Just like seven decades ago when the dramatic re-emergence of India and China from their traumatic encounter with colonialism followed by a war between them in 1962 transformed this region’s geopolitical landscape, the equation of the two countries is once again poised to influence the future course of Asia. Wider interests demand that both countries craft a tenuous co-existence and stabilize a fragmenting world order. There are also circumstances that are bringing new frictions and differences to the fore as India and China pursue their regional interests and attempt to settle old scores. Although both leaderships have chosen to delicately manage this see-saw, recurring border crises over the past decade have repeatedly questioned whether Delhi and Beijing can maintain such a balancing act for much longer. The emerging multipolar world has brought the relationship at a crossroad where today’s choices will set in course events that will profoundly impact India’s economy, security and the regional order. It is, therefore, critical that India’s leaders get our China policy right.
Powershift helps us make sense of a complex relationship and how India and China are learning to cope with each other’s rise on the world stage. Whether it is intricacies of the border dispute and the complicated history of their Himalayan frontier, the flux in US–China relations, the geopolitics of Greater Eurasia and the Indo-Pacific, China’s belt and road initiative and growing connectivity footprint in the region, BRICS and a changing world order, or the conundrum of formulating a far-sighted China policy, the book casts a wide net in unpacking India–China relations. Powershift provides much-needed context for Indians to start thinking more strategically and realistically about their largest neighbour.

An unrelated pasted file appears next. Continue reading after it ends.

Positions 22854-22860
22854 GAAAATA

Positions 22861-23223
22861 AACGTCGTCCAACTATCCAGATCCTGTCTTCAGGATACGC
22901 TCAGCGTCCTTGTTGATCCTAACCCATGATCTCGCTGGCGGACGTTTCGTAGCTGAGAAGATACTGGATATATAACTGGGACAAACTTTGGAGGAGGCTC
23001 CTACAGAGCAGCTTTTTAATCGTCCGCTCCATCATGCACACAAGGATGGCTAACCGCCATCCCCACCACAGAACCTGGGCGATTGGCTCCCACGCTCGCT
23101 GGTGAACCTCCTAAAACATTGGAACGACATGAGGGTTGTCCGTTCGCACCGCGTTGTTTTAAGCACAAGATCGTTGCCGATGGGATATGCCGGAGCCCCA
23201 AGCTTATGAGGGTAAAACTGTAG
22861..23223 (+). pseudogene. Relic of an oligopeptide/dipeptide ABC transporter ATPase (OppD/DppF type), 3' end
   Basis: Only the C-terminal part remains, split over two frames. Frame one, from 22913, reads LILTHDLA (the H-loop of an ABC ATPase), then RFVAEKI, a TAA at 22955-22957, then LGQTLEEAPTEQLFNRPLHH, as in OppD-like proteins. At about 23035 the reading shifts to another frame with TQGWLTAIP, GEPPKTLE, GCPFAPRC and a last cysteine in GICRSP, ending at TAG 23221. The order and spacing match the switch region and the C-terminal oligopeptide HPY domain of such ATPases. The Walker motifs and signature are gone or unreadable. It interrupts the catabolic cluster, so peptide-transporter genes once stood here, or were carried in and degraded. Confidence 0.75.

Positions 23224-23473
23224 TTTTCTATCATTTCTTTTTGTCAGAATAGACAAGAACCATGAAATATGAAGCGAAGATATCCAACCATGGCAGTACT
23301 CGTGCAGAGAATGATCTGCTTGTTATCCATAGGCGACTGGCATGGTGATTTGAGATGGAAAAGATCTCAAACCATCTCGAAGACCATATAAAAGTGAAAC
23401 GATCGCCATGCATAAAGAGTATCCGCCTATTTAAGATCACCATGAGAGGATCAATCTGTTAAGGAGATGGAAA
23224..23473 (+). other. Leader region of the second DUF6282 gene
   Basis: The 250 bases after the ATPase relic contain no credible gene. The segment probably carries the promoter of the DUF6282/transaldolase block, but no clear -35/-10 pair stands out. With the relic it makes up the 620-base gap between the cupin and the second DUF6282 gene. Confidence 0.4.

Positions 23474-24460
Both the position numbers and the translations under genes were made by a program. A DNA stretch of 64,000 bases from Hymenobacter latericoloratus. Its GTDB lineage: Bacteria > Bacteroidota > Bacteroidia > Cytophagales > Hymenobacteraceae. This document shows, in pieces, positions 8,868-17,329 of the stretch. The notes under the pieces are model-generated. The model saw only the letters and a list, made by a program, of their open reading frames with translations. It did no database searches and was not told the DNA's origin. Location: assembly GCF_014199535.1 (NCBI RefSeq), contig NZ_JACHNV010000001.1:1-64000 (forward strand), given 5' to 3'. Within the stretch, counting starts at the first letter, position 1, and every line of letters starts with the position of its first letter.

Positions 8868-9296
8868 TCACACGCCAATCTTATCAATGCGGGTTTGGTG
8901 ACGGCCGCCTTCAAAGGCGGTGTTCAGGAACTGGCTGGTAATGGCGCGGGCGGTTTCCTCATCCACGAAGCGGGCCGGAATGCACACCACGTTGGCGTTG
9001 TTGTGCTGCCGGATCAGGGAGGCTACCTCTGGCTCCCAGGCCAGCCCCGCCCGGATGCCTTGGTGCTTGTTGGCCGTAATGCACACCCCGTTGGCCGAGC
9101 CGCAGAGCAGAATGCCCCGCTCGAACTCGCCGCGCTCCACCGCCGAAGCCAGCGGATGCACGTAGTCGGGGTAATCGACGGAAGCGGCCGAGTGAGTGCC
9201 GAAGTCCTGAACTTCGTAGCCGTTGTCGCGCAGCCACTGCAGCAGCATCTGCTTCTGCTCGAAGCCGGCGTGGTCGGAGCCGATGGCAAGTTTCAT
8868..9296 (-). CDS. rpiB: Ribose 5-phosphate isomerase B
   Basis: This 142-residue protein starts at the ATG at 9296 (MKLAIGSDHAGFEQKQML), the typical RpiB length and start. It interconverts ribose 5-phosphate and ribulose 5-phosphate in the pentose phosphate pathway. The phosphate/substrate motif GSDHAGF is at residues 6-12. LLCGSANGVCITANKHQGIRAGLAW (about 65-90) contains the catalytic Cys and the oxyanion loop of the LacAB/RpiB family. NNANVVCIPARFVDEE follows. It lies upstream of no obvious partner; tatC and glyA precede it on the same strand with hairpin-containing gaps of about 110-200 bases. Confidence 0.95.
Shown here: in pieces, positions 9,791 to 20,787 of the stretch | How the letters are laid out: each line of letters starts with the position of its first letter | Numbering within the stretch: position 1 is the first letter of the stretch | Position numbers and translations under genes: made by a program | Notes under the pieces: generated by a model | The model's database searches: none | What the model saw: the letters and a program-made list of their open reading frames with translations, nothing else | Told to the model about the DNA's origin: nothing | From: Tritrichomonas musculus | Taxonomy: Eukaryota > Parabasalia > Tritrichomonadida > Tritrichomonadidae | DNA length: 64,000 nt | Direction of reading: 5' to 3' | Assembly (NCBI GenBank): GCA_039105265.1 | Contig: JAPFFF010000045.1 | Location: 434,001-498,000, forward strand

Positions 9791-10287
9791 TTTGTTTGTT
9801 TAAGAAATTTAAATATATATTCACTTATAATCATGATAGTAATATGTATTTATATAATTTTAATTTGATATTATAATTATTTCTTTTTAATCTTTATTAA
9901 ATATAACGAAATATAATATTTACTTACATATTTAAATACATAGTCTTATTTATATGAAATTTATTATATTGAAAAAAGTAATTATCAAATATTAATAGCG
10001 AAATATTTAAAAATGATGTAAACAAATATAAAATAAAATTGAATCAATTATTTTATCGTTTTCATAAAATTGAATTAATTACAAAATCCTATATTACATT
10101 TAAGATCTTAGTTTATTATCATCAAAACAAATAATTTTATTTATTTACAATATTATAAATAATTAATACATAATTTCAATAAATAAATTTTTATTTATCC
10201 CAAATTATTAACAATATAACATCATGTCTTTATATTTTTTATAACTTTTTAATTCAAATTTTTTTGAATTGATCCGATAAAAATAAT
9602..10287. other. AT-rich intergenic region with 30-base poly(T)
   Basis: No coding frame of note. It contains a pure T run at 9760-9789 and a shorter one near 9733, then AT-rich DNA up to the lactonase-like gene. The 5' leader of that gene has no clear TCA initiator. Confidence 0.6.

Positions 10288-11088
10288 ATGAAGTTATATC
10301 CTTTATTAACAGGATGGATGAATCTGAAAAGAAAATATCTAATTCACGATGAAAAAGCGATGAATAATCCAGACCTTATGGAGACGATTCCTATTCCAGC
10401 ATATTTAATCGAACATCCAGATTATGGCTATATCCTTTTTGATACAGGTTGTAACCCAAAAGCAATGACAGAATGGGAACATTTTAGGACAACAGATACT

About the Speaker
Zorawar Daulet Singh is a historian and strategist based in New Delhi. He is a founder of the Northcap University, a State Private University located in Gurgaon, and is an adjunct fellow with the Institute of Chinese Studies, New Delhi. He was previously a fellow at the Centre for Policy Research. For the past decade, he has been a regular commentator and columnist on India’s foreign policy. His previous books include ower and Diplomacy: India’s foreign policies during the Cold War, India-China Relations: The Border Issue and Beyond and Chasing the Dragon: Will India Catch up with China? Daulet Singh holds a PhD in international relations from King’s College London and an MA in international relations from the School of Advanced International Studies, Johns Hopkins University.
About the Discussant
Ananth Krishnan is the China correspondent for The Hindu. In 2019, he was a Visiting Fellow at Brookings India. He was previously the Beijing-based Associate Editor at the India Today Group until August 2018. He has lived in Beijing since 2009, earlier reporting for The Hindu. His reporting in China has taken him to all but three of China’s 33 provinces and regions. His interests include India-China relations as well as Tibet, Xinjiang and ethnic minorities in China. Before moving to China, Ananth was based at The Hindu's headquarters in Chennai.
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